Alas, after a long weekend at the beach, I’ll soon be homeward bound. Don’t get me wrong. I love my home, neighborhood, family, and friends, but there’s no beach there. There’s no roaring ocean, no high and low tides, no seabirds, no long expanse of coastline to walk along. Instead, there are also deadlines and due dates and bills to pay.
I had an ice cream sandwich for lunch Friday. Or maybe it was more like an appetizer since I ate a Chick-fil-A sandwich mid-afternoon. I live differently when I’m here at the beach. It’s where I come to get away from my other life, the one with schedules and deadlines and demands. At the strand, I try to leave as much of that behind as possible, especially when it comes to behavior and attire.
My behavior doesn’t change drastically here at the beach. It’s not like I turn into some wild child who frequents clubs and bars. Nope. I’m the same old Jayne, just Jayne without the constraints of home. If I want to go shopping at the Myrtle Beach Wal-Mart at midnight, I will (and have). If I want to read at 11:00 in the morning, I will. For some reason, reading just for fun is something I see as sort of a guilty little pleasure when I’m in my “other life,” and I usually restrict times for fiction reading to early in the morning or late at night. Maybe it’s because I’m always in motion, always taking care of business.
I dress a bit differently at the beach too. Since any and everyone reading this probably does the same thing, there’s no need to elaborate on this. And yet, here’s one little thing that I just have to mention. I’ve seen more exposed body parts on the beach that I ever cared to see. You know what I’m saying, right?
And tattoos? I learned what a “full sleeve” means from one of my students last week, and I saw several of those. Then there was that lovely young woman with her entire calf covered, front and back. What was she thinking? Or was she thinking? Putting a positive twist on things, when she’s older, at least she’ll have a good disguise for her spider veins!
But it’s fine. It’s really fine. Once a person crosses the line between sea oats and sand, it’s anything goes (almost). Most days I’ll don a bathing suit and hat, and at the last minute I’ll throw on a cover up. It stays on until I cross the line and then stays in my bag until I get ready to cross it again. In the words of Anne Morrow Lindbergh, “One learns first of all in beach living the art of shedding; how little one can get along with, not how much.”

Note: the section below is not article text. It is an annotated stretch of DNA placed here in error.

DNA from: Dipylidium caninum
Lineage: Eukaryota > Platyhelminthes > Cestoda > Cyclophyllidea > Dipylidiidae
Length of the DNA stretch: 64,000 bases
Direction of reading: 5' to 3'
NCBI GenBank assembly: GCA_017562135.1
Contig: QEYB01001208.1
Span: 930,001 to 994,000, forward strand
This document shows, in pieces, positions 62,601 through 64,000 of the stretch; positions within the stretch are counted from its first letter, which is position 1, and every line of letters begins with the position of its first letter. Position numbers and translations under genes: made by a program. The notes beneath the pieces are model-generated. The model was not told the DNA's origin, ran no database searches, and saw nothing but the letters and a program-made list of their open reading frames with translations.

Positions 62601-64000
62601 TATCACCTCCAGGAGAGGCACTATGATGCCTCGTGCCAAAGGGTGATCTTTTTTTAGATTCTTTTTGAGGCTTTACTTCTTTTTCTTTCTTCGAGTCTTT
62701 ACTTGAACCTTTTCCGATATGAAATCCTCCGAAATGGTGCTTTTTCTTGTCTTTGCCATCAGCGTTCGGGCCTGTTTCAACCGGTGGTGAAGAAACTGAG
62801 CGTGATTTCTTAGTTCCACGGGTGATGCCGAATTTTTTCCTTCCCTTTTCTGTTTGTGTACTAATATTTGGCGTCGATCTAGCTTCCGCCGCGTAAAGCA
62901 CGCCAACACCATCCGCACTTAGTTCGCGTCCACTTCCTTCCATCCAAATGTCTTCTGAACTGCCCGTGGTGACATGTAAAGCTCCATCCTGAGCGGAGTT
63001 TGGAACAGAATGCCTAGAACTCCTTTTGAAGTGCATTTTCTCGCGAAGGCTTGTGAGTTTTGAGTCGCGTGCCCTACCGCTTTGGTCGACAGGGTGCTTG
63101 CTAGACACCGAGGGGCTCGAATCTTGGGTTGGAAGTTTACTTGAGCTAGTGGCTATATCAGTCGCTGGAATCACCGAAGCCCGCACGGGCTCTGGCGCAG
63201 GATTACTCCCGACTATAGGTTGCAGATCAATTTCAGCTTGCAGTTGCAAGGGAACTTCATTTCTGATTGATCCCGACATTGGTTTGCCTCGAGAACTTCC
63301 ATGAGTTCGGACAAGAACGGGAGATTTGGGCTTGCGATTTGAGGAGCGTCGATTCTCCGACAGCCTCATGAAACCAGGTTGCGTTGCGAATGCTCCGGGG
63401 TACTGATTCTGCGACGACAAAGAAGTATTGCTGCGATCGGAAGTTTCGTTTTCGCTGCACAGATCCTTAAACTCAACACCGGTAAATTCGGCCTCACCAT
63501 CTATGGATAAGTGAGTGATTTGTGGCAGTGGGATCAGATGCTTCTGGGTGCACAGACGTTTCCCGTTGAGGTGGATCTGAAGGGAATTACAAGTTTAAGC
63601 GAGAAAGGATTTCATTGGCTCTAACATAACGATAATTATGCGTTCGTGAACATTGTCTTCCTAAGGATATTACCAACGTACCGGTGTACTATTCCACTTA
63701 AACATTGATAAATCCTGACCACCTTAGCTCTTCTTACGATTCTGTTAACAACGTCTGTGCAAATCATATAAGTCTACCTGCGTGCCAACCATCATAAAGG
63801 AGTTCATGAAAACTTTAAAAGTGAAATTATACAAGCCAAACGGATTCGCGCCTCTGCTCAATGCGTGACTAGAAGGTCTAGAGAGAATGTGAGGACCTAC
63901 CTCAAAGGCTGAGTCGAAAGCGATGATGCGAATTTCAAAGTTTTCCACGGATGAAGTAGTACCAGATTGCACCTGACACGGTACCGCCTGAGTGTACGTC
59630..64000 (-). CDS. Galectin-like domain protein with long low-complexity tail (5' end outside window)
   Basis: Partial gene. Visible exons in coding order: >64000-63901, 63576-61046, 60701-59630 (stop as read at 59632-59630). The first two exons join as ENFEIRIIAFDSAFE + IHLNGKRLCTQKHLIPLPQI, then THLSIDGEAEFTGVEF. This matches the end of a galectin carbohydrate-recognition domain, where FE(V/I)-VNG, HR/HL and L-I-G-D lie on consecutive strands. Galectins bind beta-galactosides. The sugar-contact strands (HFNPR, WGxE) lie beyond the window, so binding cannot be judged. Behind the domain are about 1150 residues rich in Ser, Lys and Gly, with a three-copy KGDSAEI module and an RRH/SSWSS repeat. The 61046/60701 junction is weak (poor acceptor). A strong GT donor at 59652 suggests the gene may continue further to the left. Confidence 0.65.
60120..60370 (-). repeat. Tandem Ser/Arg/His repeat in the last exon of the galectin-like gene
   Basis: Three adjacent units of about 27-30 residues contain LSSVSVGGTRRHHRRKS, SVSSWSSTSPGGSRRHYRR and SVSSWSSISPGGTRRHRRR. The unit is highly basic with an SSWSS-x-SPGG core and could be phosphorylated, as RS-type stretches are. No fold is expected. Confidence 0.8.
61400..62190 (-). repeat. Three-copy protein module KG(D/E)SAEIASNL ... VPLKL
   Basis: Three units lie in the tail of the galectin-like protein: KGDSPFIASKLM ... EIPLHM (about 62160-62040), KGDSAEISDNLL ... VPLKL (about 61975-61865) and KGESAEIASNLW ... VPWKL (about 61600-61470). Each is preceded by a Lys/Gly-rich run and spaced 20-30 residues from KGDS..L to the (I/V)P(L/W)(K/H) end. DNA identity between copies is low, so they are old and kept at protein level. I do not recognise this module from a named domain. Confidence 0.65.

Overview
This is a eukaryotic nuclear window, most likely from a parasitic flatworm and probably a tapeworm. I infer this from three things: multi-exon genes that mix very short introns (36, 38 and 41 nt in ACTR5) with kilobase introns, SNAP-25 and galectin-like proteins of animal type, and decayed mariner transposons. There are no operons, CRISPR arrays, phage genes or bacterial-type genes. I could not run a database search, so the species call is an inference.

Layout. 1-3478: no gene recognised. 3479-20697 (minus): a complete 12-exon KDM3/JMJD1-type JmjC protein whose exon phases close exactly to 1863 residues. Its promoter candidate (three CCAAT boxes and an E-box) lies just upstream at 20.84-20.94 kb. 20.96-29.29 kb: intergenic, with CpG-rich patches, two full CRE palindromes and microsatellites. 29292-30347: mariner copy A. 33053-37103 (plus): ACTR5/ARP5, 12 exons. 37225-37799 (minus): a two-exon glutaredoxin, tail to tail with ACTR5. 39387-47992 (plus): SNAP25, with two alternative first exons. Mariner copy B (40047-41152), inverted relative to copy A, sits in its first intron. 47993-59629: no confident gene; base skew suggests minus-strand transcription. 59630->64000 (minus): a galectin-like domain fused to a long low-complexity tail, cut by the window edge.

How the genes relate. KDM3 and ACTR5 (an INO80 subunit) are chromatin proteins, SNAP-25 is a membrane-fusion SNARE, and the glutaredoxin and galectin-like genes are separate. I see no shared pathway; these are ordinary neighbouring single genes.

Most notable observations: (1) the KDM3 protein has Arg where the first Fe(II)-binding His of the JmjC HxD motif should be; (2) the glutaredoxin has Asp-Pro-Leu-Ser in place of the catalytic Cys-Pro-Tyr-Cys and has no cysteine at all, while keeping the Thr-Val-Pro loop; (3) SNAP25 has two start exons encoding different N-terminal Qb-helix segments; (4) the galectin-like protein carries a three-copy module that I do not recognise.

Time to get back to reality. After all, it’s my “other life” that makes this one possible.
3 thoughts on “The Art of Shedding”
I really, really like the photo! The art of shedding at the beach really does consists of leaving your “cares” for another time and place!
Thanks Connie. I was almost (but not quite!) speechless when I saw this scene. The lighting was absolutely perfect, and I took several of the same whereabouts.
My perfect trip to the beach, would consist of shedding everything! I would like to first begin by shedding noise…no talking, not by myself and certainly shedding voices of others. Then of course I would shed the television, Facebook and radio. I would just like to be alone and be able to read all day long in a beautiful hammock.
Yes, I am certain that I need a vacation, I am tired of work, and school. Since my vacation isn’t until the last week in July, maybe I should buy a hammock, and find two trees in the backyard to read a day away. Bliss!
That sounds good for starters, but I'm wondering how long it would be before someone found you in the backyard.
Love the photo! I think “shedding” is necessary for survival. There is a sad place in my heart for all those who never get, or never take, the opportunity to “shed.”
Me too Christy. I think this is something every woman can understand all too well.